When I worked for that person, often when there was someone missing at work, the union chairman would follow this list set up by priority. Whenever someone was off, someone else would get the shift, but there were some frustrations. Some of them wouldn’t get work and have to wait until the next shift or the next day. But deaf people often, as the situation holder, I’d be aware of the time off plans until the next day, I would look for deaf people to substitute. If they wanted the shift, then they’d come with me to meet with the supervisor. I’d tell him that I want them to work for me. I want to help deaf people get these jobs. That’s a part of the bond we all have, we support each other. It’s a really nice feeling!


With them, I’d always look forward to seeing them at work every day. They’re like siblings. Whenever I work at home, when I’m having car troubles, I know I have this one co-worker who’s really good with repairing cars. I have someone to consult with to help me figure it out. It’s the same with another co-worker who knows a lot about the plumbing. I can work with that friend and that’s how we all have something to offer to each other. They’ve been a wonderful family!


Okay, I worked as one of the printers in the ITU. I traveled a lot including California, Texas and a bunch of other states. When it comes to The Washington Post, the reason I really love that place, was because there were so many brilliant deaf people there including in sports, economics, politics, advice and more! I could always ask each one of them about the current trends instead of reading the newspaper. They would just tell me via ASL. I would ask them all the time and it was like I had my own encyclopedia. I truly enjoyed working with these people and how we all shared resources.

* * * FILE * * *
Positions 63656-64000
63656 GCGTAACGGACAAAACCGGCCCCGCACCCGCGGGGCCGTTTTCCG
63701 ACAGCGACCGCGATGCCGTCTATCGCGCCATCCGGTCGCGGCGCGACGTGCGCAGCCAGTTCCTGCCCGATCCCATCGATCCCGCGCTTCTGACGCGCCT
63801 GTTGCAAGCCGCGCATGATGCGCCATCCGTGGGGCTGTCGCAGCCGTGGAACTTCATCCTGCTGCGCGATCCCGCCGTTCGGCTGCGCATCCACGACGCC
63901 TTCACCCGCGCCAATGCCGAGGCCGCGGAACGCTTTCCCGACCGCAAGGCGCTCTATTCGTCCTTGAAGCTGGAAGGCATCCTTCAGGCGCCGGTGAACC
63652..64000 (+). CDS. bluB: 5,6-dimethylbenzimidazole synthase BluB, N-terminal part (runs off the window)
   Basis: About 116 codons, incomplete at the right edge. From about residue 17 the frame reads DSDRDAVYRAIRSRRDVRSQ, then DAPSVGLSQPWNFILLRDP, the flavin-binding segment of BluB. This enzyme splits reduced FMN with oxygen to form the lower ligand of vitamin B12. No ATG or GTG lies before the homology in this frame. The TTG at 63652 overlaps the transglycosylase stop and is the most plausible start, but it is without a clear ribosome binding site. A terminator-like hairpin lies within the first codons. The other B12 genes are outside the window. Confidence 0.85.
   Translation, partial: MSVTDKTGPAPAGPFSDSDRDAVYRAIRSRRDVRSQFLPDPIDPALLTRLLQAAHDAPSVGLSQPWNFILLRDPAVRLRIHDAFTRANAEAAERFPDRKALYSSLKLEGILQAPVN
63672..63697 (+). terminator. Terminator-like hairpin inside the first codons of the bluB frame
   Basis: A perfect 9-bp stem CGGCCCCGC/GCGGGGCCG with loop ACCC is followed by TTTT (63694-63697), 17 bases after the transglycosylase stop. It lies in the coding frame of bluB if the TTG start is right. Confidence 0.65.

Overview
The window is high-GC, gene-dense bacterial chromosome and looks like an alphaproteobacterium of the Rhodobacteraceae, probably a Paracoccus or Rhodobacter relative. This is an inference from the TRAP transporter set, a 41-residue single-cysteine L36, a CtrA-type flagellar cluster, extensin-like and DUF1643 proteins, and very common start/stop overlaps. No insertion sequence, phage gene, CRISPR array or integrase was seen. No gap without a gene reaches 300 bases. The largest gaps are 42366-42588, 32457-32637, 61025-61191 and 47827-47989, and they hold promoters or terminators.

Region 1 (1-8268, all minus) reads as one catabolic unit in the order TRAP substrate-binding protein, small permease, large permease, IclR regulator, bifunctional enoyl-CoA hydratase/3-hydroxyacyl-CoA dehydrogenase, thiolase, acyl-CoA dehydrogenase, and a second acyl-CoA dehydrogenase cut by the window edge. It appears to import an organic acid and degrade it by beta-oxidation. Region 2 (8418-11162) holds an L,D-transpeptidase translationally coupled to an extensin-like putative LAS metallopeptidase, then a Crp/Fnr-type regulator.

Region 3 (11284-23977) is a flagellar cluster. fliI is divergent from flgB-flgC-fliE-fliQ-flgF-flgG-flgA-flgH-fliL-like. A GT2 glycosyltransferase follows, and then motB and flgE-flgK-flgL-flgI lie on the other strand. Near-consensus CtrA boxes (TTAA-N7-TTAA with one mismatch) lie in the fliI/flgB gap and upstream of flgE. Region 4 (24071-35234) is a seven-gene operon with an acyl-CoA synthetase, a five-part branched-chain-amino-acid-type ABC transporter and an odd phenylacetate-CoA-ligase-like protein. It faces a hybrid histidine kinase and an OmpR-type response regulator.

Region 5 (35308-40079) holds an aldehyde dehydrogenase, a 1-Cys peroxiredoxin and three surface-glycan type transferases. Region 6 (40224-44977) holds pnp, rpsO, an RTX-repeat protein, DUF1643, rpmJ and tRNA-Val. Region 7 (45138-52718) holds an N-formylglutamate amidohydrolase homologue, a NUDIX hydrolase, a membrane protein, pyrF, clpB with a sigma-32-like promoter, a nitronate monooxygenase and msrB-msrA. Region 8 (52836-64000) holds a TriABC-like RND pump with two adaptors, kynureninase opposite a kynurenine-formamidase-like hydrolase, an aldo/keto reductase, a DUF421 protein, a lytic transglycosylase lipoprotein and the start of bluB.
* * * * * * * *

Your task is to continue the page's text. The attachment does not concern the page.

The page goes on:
I want to thank The Washington Post for giving me all these wonderful years. Having that bond’s been beautiful and having that life, these experiences and all…just Champ! Every deaf person I’ve met who’s worked at The Washington Post, but left for another job, or they got married or they moved to another state; they’d always say The Washington Post is still the best. They’re the champ and I tip my hat off to The Washington Post for being such a great place to work at.


Renca: Thank you all for sharing your experience.

Golightly said that this group is the last of the deaf printers. It is important to treasure this history within our Deaf community.

Amazing how time has changed with how news is delivered. Can you imagine if The Daily Moth started in the 1960’s? I wonder what our news would look like.

Text: [If you’d like to make a contribution to support the Deaf Printers Online Exhibition Fund, please go to the link in the transcript]